The locomotive was equipped with two 150 hp (110 kW) Cummins diesel engines, each driving a GE 1503 generator which, in turn, drove one of the two GE 733 traction motors, one per truck. In early models, the second axle on each truck was driven with side rods. Later models had chain drives inside the trucks that served the same purpose.
A traditional train air brake was optional, but all came with two compressors (one per engine) and a straight-air independent (locomotive) brake. The cabs were spacious for the size of the locomotive. Both the engineer's and fireman's seats were raised almost two feet on platforms (under which was the brake equipment, if applicable), to provide better visibility during switching.
The GE 45-ton was extremely versatile and many variants existed. It has a high weight to power ratio and has excellent traction, rated to be able to pull 20 loaded freight cars on level track. They were built with a short wheelbase for use in industrial plants, yards, and other places where clearances were tight. Although intended as switchers, they sometimes served mainline duties, although nearly all had an imposed speed limit of 20 mph (32 km/h) due to the double reduction gearing of their traction motors.
American Railcar Industries Inc., The railcar repair facility in Tennille, Georgia has one GE 45 Tonner that's used to switch their yard and to move railcars into and out of their repair shop. It is painted light blue with a white cab roof and black trucks. It has a white ARI company logo but has no number.
Catskill Mountain Railroad, The in Kingston, NY has an early side rod 45 Tonner in service as both an MOW engine and a pusher for Polar Express and other large event consists.
Fox River Trolley Museum, The of South Elgin, IL operates the Aurora, Elgin & Fox River Electric Company no. 5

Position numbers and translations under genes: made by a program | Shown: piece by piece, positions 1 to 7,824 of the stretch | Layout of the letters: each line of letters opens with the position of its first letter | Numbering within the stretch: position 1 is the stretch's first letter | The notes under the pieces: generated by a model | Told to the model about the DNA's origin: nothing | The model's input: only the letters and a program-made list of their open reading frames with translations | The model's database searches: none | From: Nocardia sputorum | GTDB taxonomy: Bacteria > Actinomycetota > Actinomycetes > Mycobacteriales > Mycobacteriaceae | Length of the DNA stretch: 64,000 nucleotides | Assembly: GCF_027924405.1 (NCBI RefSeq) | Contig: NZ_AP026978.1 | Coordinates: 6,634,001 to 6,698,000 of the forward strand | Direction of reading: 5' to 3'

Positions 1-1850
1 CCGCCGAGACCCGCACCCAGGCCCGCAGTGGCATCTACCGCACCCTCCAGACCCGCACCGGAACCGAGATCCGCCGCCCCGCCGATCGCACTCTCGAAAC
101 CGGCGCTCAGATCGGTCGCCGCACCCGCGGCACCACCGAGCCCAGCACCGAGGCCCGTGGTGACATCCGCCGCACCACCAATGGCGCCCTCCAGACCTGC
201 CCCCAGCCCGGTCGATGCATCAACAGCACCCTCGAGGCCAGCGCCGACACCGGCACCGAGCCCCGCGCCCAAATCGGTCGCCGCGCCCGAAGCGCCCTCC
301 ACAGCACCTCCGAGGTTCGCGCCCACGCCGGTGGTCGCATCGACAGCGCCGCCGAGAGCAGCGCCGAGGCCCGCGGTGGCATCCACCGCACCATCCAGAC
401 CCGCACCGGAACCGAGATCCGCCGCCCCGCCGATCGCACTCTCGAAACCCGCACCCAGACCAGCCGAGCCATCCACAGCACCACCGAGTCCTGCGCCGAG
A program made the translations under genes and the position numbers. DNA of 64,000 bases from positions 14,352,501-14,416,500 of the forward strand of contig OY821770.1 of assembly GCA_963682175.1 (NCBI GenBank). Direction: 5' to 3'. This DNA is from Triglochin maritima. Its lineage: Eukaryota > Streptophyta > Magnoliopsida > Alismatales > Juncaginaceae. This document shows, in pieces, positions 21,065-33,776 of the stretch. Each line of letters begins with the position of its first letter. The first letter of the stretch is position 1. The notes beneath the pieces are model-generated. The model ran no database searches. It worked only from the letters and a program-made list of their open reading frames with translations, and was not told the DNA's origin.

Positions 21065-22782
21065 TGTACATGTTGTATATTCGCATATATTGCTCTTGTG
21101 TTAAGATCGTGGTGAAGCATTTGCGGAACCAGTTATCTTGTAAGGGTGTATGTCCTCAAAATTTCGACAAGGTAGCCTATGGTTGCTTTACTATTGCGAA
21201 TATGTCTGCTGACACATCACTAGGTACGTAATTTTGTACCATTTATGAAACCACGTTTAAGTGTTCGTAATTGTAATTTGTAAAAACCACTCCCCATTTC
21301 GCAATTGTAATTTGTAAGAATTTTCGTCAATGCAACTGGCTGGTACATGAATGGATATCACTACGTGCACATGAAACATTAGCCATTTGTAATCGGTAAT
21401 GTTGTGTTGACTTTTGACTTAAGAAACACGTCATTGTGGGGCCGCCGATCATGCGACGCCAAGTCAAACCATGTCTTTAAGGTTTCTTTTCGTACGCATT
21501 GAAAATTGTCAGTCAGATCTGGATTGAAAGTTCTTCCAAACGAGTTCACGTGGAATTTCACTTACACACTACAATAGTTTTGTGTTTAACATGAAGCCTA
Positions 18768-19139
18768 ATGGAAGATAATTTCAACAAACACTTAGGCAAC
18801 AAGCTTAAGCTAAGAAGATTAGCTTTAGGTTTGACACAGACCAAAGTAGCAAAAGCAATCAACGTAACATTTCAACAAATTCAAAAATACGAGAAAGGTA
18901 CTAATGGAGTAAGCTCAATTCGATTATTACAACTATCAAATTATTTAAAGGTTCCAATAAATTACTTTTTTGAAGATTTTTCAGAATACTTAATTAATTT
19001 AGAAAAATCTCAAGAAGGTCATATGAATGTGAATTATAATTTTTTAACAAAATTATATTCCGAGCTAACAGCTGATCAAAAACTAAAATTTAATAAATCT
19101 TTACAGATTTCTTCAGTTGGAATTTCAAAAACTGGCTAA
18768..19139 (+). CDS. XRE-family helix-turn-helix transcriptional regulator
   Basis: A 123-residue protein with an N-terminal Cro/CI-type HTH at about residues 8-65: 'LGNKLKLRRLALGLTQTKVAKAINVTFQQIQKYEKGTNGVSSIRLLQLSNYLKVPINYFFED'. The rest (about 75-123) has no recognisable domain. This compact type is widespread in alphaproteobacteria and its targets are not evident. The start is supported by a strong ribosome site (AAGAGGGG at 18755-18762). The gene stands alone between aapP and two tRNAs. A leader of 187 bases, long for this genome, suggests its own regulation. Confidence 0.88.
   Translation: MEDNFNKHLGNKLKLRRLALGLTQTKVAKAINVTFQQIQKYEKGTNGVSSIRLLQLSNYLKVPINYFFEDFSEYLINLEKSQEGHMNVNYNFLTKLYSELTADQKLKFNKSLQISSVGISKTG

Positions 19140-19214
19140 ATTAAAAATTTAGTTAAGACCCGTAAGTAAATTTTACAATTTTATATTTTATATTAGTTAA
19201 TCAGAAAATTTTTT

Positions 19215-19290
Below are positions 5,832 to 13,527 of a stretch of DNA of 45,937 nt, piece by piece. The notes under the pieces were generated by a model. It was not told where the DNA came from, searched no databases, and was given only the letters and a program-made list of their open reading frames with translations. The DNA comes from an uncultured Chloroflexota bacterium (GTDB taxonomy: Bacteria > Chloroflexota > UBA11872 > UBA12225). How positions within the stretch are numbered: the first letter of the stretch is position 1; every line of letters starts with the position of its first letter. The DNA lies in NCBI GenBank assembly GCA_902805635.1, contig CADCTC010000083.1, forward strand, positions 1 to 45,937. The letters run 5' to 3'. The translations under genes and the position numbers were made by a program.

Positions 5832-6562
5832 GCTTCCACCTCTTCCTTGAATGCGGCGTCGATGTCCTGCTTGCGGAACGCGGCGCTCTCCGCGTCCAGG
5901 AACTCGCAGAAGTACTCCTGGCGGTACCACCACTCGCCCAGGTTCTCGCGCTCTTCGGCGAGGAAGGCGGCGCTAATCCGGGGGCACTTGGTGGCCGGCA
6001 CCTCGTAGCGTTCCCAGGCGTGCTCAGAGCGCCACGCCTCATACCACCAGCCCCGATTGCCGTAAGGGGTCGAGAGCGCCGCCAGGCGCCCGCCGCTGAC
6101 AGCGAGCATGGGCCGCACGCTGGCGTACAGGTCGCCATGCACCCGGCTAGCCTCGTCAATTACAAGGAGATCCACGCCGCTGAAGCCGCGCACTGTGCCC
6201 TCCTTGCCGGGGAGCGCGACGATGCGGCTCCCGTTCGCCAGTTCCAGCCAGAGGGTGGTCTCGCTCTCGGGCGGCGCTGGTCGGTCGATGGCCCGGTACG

Henry Ford Greenfield Village, The operates the former Naval Weapons Station Charleston No. 1, previously located at the base outside of Goose Creek, South Carolina. It is used to shuttle supplies for their steam locomotives from the Canadian National tracks to the village rails.
Lake Superior And Mississippi railroad, The of Duluth, Minnesota owns and operates one.
Railroad Museum of New England, The / Naugatuck railroad owns a side-rod equipped 45-tonner which was built in 1942 (#15807) for the Rohm & Haas Chemical Co. as #RH-1. Donated 1993 by Cold Metal Products, it was repainted orange by RMNE and numbered 42, for its year of construction. Currently, the locomotive is stored out of service.
Richmond Railroad Museum, The, operated by the Old Dominion Chapter, National Railway Historical Society, owns one that is located at its Hallsboro Yard site west of Richmond, Virginia. It was built in 1946 and purchased by the East Washington Railway in September of that year. It was retired in 1970 and sold to the Pinto Islands Metals Company in Mobile, Alabama, and for decades had been the plant switcher at the James River Cogeneration Company in Hopewell, VA. The plant was retired in 2019 and, following the plant's closing, the locomotive was acquired by the Richmond Railroad Museum. The locomotive itself was transported from the plant to the museum's satellite yard in Hallsboro, Virginia.
South Carolina Railroad Museum, The has No 82, a side-rod 45-ton, built for and used at Naval Shipyard Charleston, South Carolina, prior to going to the museum. It is currently being restored to full operation.
Texas Transportation Museum, The operates the former USAF 7071 45-ton and uses it on regular train rides, alternating with its other diesel locomotive.
Walkersville Southern Railroad, The uses two as its primary service units, plus it acquired a third in 2021 that is presently under restoration. Number 4 (ex-USA 8538) and No. 9 (ex-USN 65-00439) are owned by Jamie Haislip and No. 45 (ex-US Army 7496)) is owned by Al Leyh, both volunteers on the WS.